With the closure of schools and recent pleasant Spring weather, GRTC is experiencing an increase in riders – especially minors – riding GRTC in groups and for nonessential trips, counter to local, state, and federal guidance to limit travel only for essential purposes.
GRTC Chief Executive Officer Julie Timm says, “Immediately after suspending fares, our ridership jumped by several thousand trips a day. Some were kids out of school with energy to burn and some were people wanting to enjoy the beautiful Spring weather. But some were budget-conscious people looking for employment, making trips to the grocery store, or going to the doctor. While overall daily ridership is still well below normal levels, we need to take additional measures for those who desperately need our service during this crisis.”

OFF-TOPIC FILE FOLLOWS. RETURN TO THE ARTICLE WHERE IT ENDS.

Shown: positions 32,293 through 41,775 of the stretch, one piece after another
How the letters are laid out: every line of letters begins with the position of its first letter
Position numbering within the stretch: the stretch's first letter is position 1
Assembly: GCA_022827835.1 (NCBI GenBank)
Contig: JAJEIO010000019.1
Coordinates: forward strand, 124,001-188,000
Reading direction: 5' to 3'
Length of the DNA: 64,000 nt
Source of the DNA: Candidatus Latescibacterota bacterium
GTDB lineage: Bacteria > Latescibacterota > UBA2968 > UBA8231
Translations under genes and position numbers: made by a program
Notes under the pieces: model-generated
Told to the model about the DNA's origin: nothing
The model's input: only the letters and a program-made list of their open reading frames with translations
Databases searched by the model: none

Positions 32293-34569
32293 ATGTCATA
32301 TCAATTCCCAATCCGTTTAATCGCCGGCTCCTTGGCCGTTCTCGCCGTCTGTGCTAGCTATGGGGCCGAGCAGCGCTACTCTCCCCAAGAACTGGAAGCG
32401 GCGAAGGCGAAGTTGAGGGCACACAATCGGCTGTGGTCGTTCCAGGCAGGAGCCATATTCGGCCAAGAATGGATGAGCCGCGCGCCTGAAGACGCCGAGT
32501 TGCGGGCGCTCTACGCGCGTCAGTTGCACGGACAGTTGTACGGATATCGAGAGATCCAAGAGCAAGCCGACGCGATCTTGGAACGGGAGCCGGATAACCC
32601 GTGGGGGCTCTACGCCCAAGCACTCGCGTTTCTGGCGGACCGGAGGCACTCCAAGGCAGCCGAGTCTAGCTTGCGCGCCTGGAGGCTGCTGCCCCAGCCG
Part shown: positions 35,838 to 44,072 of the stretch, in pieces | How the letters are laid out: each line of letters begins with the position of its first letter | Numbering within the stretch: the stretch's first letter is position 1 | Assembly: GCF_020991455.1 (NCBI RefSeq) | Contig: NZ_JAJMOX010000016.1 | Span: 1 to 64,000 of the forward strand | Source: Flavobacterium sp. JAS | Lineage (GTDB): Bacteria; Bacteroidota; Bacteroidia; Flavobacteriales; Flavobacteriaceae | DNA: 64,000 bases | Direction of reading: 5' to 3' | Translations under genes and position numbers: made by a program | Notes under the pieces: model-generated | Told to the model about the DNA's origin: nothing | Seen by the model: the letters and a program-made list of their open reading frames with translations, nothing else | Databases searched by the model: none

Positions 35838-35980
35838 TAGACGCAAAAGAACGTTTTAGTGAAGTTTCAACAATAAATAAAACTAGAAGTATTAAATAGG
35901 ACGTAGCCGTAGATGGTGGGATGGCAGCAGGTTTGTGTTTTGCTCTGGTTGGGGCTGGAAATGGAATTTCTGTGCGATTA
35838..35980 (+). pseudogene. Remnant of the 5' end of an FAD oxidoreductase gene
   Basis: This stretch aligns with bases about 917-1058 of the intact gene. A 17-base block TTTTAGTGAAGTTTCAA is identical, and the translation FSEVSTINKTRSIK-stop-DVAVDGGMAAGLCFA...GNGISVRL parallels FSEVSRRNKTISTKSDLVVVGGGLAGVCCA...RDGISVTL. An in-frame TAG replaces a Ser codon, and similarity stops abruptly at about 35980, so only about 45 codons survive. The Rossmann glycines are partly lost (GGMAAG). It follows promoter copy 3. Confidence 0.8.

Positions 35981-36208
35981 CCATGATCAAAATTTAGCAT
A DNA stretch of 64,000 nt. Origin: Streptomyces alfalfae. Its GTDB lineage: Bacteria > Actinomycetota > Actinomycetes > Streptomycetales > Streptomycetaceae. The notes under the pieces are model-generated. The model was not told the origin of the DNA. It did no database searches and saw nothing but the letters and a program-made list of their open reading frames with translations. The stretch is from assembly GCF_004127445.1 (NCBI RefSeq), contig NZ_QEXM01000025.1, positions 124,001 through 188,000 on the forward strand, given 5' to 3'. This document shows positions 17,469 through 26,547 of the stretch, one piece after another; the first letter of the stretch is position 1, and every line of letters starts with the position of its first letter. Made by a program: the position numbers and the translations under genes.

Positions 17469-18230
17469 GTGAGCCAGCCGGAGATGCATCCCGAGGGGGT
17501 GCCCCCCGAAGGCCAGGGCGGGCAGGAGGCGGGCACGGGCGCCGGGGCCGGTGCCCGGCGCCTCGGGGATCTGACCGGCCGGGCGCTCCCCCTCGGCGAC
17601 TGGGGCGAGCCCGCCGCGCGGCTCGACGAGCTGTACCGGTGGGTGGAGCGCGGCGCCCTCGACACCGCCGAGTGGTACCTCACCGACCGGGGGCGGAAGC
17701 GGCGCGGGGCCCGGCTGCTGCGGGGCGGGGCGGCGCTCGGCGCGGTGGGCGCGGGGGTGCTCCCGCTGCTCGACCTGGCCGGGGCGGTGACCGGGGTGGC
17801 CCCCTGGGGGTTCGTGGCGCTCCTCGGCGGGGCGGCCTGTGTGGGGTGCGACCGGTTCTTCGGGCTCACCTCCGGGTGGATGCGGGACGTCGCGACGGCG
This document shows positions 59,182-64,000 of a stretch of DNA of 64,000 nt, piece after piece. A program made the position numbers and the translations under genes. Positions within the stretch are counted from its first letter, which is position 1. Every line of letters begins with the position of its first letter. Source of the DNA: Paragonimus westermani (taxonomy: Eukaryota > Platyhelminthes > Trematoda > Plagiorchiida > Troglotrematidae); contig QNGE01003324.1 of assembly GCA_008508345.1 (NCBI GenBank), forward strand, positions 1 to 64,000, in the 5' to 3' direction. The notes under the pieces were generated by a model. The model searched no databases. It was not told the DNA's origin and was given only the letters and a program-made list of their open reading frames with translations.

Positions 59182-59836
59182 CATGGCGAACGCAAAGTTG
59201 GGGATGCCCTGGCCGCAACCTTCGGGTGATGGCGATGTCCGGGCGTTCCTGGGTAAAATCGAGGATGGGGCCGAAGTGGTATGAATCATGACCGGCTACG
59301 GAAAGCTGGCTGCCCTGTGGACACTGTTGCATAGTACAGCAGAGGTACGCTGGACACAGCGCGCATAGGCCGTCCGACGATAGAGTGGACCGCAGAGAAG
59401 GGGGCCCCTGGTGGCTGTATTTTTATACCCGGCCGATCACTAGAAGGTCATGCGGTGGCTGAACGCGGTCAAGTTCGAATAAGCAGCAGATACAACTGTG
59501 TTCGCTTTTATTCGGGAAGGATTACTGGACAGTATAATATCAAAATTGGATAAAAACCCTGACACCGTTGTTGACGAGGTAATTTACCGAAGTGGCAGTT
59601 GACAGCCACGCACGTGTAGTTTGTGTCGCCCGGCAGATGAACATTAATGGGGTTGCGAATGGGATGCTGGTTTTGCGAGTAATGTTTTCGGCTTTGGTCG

In addition to limited trips and restricted rides for minors and groups, passengers are asked to sit one passenger per row, except for families riding together. Passengers in violation of these temporary policies or otherwise disruptive to our service are subject to removal from the bus. Timm explains, “While it’s completely counter to our normal lives to beg people not to ride, that is exactly what we are doing. Serving the community’s very real and very essential mobility needs during this crisis is a juggling act. Please, save our service for those who need our service!”